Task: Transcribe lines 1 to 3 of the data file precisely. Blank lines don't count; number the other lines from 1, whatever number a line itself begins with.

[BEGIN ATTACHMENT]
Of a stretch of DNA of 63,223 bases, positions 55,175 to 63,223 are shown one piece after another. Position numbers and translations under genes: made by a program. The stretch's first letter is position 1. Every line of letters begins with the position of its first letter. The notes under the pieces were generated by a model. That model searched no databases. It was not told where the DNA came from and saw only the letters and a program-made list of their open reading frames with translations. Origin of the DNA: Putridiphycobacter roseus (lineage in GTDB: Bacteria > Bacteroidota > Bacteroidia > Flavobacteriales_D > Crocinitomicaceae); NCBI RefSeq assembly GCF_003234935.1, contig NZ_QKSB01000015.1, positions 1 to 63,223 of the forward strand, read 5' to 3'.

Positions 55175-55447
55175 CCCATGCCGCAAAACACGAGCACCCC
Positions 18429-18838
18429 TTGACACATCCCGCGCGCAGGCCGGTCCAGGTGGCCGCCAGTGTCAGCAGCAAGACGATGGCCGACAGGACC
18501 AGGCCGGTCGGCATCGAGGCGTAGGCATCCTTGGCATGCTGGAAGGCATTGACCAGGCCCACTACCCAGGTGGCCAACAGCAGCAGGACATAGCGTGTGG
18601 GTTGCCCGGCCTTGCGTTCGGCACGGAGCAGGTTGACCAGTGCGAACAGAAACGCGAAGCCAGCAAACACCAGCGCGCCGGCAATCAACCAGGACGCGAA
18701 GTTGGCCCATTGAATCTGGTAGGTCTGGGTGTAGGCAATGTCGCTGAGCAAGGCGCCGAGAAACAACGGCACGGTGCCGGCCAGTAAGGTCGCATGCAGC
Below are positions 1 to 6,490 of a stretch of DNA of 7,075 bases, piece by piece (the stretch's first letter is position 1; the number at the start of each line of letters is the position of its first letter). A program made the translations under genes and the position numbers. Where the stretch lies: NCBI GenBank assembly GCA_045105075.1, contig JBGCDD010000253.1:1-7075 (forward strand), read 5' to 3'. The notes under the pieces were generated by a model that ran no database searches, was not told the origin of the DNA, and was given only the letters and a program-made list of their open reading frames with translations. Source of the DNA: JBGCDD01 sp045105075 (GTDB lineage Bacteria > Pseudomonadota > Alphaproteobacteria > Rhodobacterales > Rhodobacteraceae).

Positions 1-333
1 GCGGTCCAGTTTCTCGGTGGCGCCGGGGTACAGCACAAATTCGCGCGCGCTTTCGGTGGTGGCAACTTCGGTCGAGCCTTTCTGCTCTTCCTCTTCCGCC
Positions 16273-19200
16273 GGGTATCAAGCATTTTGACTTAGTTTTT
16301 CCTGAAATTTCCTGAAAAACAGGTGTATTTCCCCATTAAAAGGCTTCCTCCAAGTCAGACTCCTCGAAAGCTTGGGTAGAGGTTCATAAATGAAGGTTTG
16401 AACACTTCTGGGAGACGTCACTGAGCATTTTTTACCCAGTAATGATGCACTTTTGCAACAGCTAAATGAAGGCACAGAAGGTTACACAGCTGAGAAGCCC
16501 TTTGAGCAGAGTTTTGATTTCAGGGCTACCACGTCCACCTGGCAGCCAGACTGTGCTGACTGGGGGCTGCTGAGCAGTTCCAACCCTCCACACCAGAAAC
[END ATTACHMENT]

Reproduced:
Of a stretch of DNA of 63,223 bases, positions 55,175 to 63,223 are shown one piece after another. Position numbers and translations under genes: made by a program. The stretch's first letter is position 1. Every line of letters begins with the position of its first letter. The notes under the pieces were generated by a model. That model searched no databases. It was not told where the DNA came from and saw only the letters and a program-made list of their open reading frames with translations. Origin of the DNA: Putridiphycobacter roseus (lineage in GTDB: Bacteria > Bacteroidota > Bacteroidia > Flavobacteriales_D > Crocinitomicaceae); NCBI RefSeq assembly GCF_003234935.1, contig NZ_QKSB01000015.1, positions 1 to 63,223 of the forward strand, read 5' to 3'.

Positions 55175-55447
55175 CCCATGCCGCAAAACACGAGCACCCC